It is common knowledge that YouTube is full of copyright pitfalls. Less known is that some of the troubles are a very peculiar case of copyright trolls who exploit the automated system of ContentID. I am rather convinced that at least to some extent there is a defraud of advertisement revenue involved, yet Google is not the victim, but rather users of iLife music.
I have in the past been notified of copyright infringement of my work on YouTube. More than once did a third party claim they held the rights to the music I used in my tutorials. I don’t know the motivation behind the claims, it may well just have been a matching algorithm going wrong, yet I do know that they were in error. As a consequence my ad-free videos were no longer ad free, and the spoils went to the party who claimed they had the rights, as confirmed by a matching algorithm of YouTube.
The thing is, though, that the Content ID database has never been updated to eliminate false positives from Apple’s royalty free iLife sound library. Which puts a lot of Apple users in the position of being confronted with unwarranted copyright claims. Once one of the Apple stock loops is being used in a track that is in the YouTube Content ID database, the algorithm returns a match for your videos whenever they also use that loop.
This is not a new problem. Google has at least acknowledged that their previous process for users to dispute copyright claims was plain ridiculous and at least made it manageable, as the video above should explain. But they know about the whole false positive issue with iLife music. As does Apple. Lots of angry mails have been sent both ways. And yet, neither party has introduced a process that would simply prevent iLife music to trigger the content matching algorithm.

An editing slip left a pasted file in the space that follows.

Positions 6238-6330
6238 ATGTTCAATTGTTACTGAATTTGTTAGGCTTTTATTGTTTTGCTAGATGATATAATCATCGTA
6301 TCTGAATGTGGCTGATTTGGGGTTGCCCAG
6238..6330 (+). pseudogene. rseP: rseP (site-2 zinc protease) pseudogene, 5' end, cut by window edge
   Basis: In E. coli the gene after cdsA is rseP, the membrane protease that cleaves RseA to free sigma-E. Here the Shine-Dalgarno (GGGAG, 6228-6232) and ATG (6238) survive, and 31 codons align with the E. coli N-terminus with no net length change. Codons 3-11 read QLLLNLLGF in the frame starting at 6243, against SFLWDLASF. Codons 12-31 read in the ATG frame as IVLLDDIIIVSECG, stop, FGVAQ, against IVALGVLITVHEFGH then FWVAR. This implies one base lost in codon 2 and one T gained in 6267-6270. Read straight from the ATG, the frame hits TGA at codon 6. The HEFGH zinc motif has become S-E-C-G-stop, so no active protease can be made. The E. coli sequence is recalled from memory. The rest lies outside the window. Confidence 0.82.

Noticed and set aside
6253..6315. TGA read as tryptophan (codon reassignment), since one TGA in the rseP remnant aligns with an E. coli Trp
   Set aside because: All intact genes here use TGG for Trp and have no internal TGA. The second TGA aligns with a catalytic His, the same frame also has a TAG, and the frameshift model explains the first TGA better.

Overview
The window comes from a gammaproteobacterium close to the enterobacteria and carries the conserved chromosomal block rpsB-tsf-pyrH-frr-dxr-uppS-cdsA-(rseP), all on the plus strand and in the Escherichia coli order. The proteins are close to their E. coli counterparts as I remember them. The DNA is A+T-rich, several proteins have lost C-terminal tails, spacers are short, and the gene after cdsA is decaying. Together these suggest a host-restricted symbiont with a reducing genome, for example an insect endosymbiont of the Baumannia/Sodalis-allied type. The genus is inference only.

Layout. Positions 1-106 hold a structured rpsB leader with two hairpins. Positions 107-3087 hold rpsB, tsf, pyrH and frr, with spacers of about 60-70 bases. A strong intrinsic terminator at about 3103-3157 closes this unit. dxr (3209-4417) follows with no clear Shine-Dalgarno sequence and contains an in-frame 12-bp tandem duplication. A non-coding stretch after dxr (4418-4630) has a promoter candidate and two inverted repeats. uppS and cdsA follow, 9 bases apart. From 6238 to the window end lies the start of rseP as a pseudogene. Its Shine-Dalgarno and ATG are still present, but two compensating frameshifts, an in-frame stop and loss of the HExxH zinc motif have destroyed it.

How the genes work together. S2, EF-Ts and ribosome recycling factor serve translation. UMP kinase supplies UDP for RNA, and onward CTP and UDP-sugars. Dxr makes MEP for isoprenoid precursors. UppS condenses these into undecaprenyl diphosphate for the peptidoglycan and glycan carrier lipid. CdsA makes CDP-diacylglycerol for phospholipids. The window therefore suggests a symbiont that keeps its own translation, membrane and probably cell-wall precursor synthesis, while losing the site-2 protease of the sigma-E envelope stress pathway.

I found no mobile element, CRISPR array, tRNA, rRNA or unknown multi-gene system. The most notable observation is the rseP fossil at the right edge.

Raoul Pop has located the problem and monitored user rage a few years ago. Still, the false positives hit users today.
I have traced back the pesky Kahuna Jack “Avon” track that blatantly uses an iLife music sample with a few added vocals to a self publishing service1 and did the same for
William Pasley: Music for Hyper-Teens, distributed by: CD Baby and 4Century: Side by Side, distributed by: Believe 2
I don’t think playing a game of whack-a-mole is going to do any good, though. While I hope that YouTube may some day come around and put their users first3 and update their data base to eliminate the false positives that iLife users have to deal with, I went another route.
I’m producing my own tracks to avoid the issue in the future. Like I promised in a previous post, I’m making the track where I used absolutely no loops or samples freely available to you. Do whatever the heck you want with it. I won’t hold you, nor be held accountable for any mischief you intend to cause with it, mind you.
Here you go: Electric Sheep.
about the exploitative nature of which I hesitate to speculate for fear of litigation. ↩︎
I’ll add to the list if I get more YouTube copyright notifications in the hope that Google may help others. ↩︎
Which may be naive, because YouTube does profit from having ad-free videos being turned into ad-serving content, after all. ↩︎